Date of Award


Document Type


Degree Name

Master of Science (MS)


Animal Science

First Advisor

Sabrina L. Greenwood

Second Advisor

Jana Kraft


Dietary yeast supplements are a popular feed additive in ruminant diets as its inclusion can favorably alter the rumen microbiota and fermentation, and subsequently improve animal health and production. Yeast are a rich source of amino acids, peptides, organic acids, carbohydrates, lipids, vitamins, and minerals. Inclusion of nutrient-rich yeast and yeast extracts in the diet promote the growth of select groups of rumen microbiota, subsequently improving digestibility, volatile fatty acids, and pH profile. However, the large variability within yeast types and composition has created inconsistent results on these parameters, and further investigation into yeast product variability is crucial for understanding its use in ruminant diets.The aim of this thesis was to evaluate six novel yeast extract treatments, different by origin and processing, and their influence on the abundance and diversity of rumen bacteria, protozoa numbers, digestibility, pH, and methane production. The study utilized a 6 x 6 Latin square design using dual-flow continuous culture fermenters (n = 6), including six 10-d periods consisting of 7-d of adaptation followed by 3-d of sample collection. Dietary yeast extract treatments were included at 4% on a dry matter (DM) basis of the total diet, where treatments and basal diets were combined and added to the fermenters twice daily in equal proportions (109 g DM total per fermenter/d). Treatments included 1) a Brewer’s yeast extract with crude protein (CP) > 60% and a high degree of protein hydrolysis (BrE), 2) a blend of Brewer’s yeast extract and Baker’s peptone with CP > 65% and a mixture of high and low levels of protein hydrolysis and nucleotides (BrEPN), 3) a blend of Baker’s yeast extract with CP > 50% and a mixture of high and medium levels of protein hydrolysis and nucleotides (BENH), 4) a blend of Baker’s yeast peptone and yeast extract with CP > 65% and a mixture of high and low levels of protein hydrolysis and nucleotides (BEPN), 5) a blend of Baker’s yeast peptone, Brewer’s yeast autolysate, and Baker’s yeast extract with CP > 50% and medium protein hydrolysis (BEPBrA), and 6) a blend of Baker’s yeast extracts with CP > 60% and a mixture of medium and low levels of protein hydrolysis and nucleotides (BENL). Fermenter pH was recorded every minute using indwelling pH sensors, methane concentration was determined in triplicate twice daily at the time of feeding via a real-time gas analyzer system, and protozoa and bacteria samples were enumerated via microscopic and flow cytometry analysis, respectively. Bacterial DNA was extracted from harvested bacterial pellets for high-throughput sequencing of the 16S rRNA gene to determine bacterial abundance and diversity. Effluent samples were dried to determine DM disappearance and apparent digestibilities. Fermenter pH, methane, apparent digestibilities, and protozoa and bacteria enumerations were statistically analyzed via the PROC MIXED procedure of SAS. Fermenter pH, protozoa and bacteria counts, methane concentration, apparent digestibility, and bacterial abundance and diversity were not different across treatments. Yeast extract treatments provided at an inclusion rate of 4% on a DM basis, resulted in no differences on rumen microbiota and fermentation across treatments. Further examination of these yeast extract treatments in a dose-response study to determine efficacy as well as an in vivo study to determine their impact on animal health and production parameters could provide greater insight into the differences of yeast extract origin and processing in the rumen.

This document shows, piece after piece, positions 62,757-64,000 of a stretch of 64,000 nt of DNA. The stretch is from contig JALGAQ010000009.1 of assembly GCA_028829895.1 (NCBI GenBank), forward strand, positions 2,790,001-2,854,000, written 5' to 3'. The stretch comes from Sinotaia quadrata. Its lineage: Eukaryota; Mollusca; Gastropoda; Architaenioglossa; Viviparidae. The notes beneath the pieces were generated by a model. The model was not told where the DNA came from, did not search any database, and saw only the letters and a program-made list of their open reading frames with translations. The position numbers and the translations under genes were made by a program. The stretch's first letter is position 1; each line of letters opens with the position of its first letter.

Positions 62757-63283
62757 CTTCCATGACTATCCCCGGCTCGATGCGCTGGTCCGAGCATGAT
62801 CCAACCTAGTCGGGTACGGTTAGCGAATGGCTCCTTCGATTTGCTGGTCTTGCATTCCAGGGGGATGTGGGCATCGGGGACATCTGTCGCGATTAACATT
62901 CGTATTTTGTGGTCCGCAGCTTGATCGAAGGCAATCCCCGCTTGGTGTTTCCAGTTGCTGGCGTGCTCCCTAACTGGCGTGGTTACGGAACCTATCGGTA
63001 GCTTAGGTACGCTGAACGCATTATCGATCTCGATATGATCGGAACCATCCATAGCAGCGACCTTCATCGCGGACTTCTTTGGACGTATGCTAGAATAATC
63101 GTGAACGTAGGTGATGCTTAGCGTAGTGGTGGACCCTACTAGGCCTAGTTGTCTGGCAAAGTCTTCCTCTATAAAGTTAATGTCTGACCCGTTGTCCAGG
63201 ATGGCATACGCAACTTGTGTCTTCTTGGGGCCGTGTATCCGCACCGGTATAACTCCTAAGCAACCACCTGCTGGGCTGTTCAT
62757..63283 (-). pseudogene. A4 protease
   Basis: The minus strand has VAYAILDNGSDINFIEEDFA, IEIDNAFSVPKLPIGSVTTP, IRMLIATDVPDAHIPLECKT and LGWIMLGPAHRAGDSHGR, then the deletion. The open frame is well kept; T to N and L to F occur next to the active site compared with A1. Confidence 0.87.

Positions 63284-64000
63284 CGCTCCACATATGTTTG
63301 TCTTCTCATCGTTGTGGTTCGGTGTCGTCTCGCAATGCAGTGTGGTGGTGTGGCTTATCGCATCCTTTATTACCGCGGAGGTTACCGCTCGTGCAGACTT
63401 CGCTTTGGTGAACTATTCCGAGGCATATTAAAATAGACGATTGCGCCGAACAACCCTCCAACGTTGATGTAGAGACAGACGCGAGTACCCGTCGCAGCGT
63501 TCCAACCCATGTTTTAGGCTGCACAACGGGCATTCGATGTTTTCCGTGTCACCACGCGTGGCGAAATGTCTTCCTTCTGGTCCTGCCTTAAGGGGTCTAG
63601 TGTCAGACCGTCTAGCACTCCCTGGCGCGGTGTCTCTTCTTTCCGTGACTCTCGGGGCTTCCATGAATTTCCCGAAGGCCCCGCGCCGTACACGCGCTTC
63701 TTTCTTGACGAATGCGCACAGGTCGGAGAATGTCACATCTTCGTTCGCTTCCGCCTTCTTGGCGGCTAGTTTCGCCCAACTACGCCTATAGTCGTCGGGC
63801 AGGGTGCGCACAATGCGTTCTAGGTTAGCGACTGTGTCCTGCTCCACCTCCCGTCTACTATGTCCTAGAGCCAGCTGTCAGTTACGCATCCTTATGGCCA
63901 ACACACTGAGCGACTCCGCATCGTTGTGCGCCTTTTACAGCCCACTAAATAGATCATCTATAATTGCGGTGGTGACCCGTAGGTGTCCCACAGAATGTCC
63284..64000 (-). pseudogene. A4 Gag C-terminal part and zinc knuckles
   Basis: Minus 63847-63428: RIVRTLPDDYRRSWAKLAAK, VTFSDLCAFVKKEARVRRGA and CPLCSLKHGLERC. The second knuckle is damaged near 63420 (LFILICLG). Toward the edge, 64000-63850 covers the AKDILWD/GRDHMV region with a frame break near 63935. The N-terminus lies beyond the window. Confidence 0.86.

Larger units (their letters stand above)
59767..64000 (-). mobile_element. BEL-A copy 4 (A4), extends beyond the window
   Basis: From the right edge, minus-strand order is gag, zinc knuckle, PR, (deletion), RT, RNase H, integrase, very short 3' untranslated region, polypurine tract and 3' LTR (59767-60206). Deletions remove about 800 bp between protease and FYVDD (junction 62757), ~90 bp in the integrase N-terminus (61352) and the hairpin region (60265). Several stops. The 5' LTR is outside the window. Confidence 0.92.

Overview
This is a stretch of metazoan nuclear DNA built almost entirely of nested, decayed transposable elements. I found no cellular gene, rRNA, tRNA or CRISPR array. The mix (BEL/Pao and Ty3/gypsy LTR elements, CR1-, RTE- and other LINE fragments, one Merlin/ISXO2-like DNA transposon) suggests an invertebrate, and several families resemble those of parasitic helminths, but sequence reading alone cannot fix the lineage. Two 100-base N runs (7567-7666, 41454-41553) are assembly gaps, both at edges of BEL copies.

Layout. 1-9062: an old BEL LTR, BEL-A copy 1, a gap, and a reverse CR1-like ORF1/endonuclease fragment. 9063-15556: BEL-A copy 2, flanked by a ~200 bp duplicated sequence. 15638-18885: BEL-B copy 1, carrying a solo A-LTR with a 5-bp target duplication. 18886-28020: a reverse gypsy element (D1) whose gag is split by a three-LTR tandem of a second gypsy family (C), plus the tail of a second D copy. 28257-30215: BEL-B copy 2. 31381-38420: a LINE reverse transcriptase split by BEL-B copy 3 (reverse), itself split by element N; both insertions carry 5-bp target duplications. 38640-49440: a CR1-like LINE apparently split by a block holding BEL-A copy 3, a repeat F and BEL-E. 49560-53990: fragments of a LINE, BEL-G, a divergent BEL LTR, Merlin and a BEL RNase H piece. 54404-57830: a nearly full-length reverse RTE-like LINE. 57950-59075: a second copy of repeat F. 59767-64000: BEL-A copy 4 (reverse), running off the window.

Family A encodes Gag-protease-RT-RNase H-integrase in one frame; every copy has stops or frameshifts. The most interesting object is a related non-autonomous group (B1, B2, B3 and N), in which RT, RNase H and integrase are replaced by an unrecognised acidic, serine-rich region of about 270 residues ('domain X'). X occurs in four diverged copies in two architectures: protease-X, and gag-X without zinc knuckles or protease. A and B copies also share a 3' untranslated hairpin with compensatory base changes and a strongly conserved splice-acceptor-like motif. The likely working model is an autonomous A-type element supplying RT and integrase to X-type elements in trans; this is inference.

Number of Pages

128 p.

Included in

Nutrition Commons